Preparing for Litigation Before it Happens: eDiscovery Best Practices, Part Seven
Editor’s Note: Tom O’Connor is a nationally known consultant, speaker, and writer in the field of computerized litigation support systems. He has also been a great addition to our webinar program, participating with me on several recent webinars. Tom has also written several terrific informational overview series for CloudNine, including eDiscovery and the GDPR: Ready or Not, Here it Comes (which we covered as a webcast), Understanding eDiscovery in Criminal Cases (which we also covered as a webcast), ALSP – Not Just Your Daddy’s LPO, Why Is TAR Like a Bag of M&M’s?, eDiscovery for the Rest of Us (which we also covered as a webcast) and Litigate or Settle? Info You Need to Make Case Decisions (which is our next scheduled webcast on August 29th). Now, Tom has written another terrific overview regarding pre-litigation considerations titled Preparing for Litigation Before it Happens that we’re happy to share on the eDiscovery Daily blog. Enjoy! – Doug
Tom’s overview is split into seven(!) parts, so we’ll cover each part separately. Parts one, two and three were published last week, part four was published Monday, part five was published Tuesday and part six was published yesterday. Here’s the seventh and final part.
BTW, in addition to exhibiting at ILTACON in National Harbor, MD next week in booth 936, CloudNine will also host a happy hour on Tuesday, August 21 from 4:30 to 6:30pm ET at the National Harbor’s Public House (click here to register). Come and get to know CloudNine, your provider for LAW PreDiscovery®, Concordance® and the CloudNine™ SaaS platform! We want to see you!
An IG strategy will depend entirely upon the business practice of your client and their various needs, including but not limited to proactive handling of eDiscovery matters for litigation.
ARMA suggests five main guidelines for building out the IG strategy that provide terrific guidance for any organization looking to implement or improve its IG program. They are:
1) Think big but start small: A good data governance process has three components: people, process and technology. Start by identifying and hiring the right people, then define a process, and finish by sourcing the technology to get the job done.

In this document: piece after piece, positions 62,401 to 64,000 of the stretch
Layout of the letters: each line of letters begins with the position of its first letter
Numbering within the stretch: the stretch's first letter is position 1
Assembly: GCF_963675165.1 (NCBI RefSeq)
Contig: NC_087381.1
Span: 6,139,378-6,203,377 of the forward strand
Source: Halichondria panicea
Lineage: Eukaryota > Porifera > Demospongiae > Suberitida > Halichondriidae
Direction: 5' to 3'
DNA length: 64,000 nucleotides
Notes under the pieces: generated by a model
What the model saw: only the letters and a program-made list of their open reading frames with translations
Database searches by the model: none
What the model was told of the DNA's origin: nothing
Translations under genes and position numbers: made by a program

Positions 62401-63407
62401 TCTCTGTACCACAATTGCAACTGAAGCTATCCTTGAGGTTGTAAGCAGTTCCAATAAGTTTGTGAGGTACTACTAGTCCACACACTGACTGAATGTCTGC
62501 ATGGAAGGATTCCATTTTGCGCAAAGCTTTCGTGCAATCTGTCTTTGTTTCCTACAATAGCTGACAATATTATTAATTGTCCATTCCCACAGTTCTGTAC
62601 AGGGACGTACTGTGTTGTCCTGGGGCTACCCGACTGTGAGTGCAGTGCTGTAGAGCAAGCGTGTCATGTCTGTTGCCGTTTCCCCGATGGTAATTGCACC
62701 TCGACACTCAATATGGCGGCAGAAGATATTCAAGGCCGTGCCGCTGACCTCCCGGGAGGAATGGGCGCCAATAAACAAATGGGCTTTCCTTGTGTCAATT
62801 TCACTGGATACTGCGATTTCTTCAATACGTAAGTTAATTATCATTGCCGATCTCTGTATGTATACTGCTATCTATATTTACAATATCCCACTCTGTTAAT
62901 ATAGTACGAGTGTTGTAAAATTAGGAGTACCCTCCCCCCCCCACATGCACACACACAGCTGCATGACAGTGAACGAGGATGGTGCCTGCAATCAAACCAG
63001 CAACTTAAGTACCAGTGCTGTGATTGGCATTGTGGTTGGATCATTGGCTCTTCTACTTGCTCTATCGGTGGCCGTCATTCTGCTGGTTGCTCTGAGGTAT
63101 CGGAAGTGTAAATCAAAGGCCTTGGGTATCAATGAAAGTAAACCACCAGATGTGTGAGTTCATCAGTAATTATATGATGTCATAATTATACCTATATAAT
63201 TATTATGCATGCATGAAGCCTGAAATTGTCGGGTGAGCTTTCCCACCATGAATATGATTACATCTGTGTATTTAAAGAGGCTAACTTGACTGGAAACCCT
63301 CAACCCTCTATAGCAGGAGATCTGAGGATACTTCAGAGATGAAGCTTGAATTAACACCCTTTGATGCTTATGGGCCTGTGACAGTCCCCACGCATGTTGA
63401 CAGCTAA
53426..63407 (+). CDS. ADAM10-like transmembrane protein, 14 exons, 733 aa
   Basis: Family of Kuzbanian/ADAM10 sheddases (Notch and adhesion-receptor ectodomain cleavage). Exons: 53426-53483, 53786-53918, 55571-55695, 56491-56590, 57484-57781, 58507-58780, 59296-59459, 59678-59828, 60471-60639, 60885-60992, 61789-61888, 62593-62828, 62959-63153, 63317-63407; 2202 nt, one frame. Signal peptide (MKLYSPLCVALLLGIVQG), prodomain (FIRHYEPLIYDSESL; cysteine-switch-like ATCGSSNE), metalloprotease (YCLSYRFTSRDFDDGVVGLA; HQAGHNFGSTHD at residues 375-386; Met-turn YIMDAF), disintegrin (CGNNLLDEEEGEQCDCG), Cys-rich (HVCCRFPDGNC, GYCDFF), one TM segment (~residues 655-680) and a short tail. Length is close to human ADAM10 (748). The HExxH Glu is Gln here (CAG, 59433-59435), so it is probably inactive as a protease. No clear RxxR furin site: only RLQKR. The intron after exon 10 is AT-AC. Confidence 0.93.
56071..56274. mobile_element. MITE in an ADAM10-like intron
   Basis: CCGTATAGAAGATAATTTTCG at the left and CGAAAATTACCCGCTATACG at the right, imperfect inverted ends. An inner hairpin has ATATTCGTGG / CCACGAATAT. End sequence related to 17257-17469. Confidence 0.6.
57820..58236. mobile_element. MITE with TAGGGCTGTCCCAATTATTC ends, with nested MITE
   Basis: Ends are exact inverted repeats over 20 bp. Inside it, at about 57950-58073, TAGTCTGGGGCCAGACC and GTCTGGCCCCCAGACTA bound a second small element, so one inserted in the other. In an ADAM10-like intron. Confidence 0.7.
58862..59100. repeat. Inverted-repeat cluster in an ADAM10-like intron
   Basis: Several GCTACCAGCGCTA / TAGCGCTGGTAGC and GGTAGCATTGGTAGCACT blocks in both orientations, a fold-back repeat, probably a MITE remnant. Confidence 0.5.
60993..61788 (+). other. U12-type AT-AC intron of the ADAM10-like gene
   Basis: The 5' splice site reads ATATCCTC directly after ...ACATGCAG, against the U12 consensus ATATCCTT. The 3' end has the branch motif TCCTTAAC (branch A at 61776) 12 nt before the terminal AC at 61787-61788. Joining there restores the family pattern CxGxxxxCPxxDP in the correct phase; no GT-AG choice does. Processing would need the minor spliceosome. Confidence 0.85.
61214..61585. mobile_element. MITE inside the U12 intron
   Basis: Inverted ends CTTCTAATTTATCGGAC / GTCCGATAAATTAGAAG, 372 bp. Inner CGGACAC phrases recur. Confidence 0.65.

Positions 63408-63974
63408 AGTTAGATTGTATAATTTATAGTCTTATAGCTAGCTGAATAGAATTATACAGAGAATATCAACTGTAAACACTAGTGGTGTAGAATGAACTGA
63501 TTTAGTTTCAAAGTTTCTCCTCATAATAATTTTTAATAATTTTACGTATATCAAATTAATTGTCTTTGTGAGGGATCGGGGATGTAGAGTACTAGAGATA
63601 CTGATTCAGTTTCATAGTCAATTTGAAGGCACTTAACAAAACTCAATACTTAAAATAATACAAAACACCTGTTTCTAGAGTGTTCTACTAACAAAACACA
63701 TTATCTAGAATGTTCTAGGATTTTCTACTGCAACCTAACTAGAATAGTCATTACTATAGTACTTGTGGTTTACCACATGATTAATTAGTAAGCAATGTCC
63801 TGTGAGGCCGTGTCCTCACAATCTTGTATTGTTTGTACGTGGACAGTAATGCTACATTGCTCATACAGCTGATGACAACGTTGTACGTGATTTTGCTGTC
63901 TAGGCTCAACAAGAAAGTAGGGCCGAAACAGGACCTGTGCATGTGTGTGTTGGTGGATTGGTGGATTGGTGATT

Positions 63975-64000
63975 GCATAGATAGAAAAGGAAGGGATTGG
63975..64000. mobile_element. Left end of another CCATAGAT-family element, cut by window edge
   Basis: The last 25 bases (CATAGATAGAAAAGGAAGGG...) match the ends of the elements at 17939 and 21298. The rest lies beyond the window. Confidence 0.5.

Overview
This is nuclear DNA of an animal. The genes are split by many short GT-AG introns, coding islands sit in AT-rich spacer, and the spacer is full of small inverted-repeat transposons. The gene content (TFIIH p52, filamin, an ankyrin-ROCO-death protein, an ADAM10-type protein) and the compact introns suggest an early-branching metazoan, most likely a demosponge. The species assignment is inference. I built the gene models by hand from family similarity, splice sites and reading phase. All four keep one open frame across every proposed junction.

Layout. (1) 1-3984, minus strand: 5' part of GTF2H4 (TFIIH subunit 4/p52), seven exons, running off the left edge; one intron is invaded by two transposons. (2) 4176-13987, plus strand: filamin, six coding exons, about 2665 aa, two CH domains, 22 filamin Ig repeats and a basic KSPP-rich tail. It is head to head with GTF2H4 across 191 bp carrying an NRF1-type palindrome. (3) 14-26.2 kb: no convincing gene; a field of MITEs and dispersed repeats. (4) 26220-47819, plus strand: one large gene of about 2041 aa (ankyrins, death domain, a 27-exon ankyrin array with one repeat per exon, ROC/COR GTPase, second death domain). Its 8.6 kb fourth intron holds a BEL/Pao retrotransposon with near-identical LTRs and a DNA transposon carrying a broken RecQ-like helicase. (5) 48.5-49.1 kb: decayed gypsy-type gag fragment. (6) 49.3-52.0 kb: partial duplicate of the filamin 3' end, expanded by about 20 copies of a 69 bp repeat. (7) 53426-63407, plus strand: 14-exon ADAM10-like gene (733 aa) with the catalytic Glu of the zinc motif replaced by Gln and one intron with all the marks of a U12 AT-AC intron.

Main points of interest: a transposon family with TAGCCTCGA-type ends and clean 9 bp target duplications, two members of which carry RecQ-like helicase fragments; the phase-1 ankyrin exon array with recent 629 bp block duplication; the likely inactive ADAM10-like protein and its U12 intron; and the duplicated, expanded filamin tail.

2) Build a business case: I had a client tell me once, “anyone can tell me what my problem is, Tom. You suggest solutions.” What are your goals? What are you trying to improve and how will the IG policy do it? Show an ROI to drive the change.
3) Metrics: You must be able to measure progress and display success to make your plan succeed. And since the plan will most likely take time to implement, use metrics to set milestones and measure progress.
4) Communicate: Regular and consistent communication is essential to show progress and correct problems that may arise during implementation. Include not just team members but all people in the organization with an emphasis on key players.
5) Get buy in: The project must become part of the business not something with a beginning and end date. You are making changes, not a product. Get buy in from everyone.
With an increased concentration on the two-fold concerns of privacy and security, IG has become more important than ever. These five guidelines can help your organization more efficiently and cost-effectively manage its data, enabling it to accomplish its organizational IG goals.
So, what do you think? Does your organization have a plan for preparing for litigation before it happens? As always, please share any comments you might have or if you’d like to know more about a particular topic.
Sponsor: This blog is sponsored by CloudNine, which is a data and legal discovery technology company with proven expertise in simplifying and automating the discovery of data for audits, investigations, and litigation. Used by legal and business customers worldwide including more than 50 of the top 250 Am Law firms and many of the world’s leading corporations, CloudNine’s eDiscovery automation software and services help customers gain insight and intelligence on electronic data.
Disclaimer: The views represented herein are exclusively the views of the author, and do not necessarily represent the views held by CloudNine. eDiscovery Daily is made available by CloudNine solely for educational purposes to provide general information about general eDiscovery principles and not to provide specific legal advice applicable to any particular circumstance. eDiscovery Daily should not be used as a substitute for competent legal advice from a lawyer you have retained and who has agreed to represent you.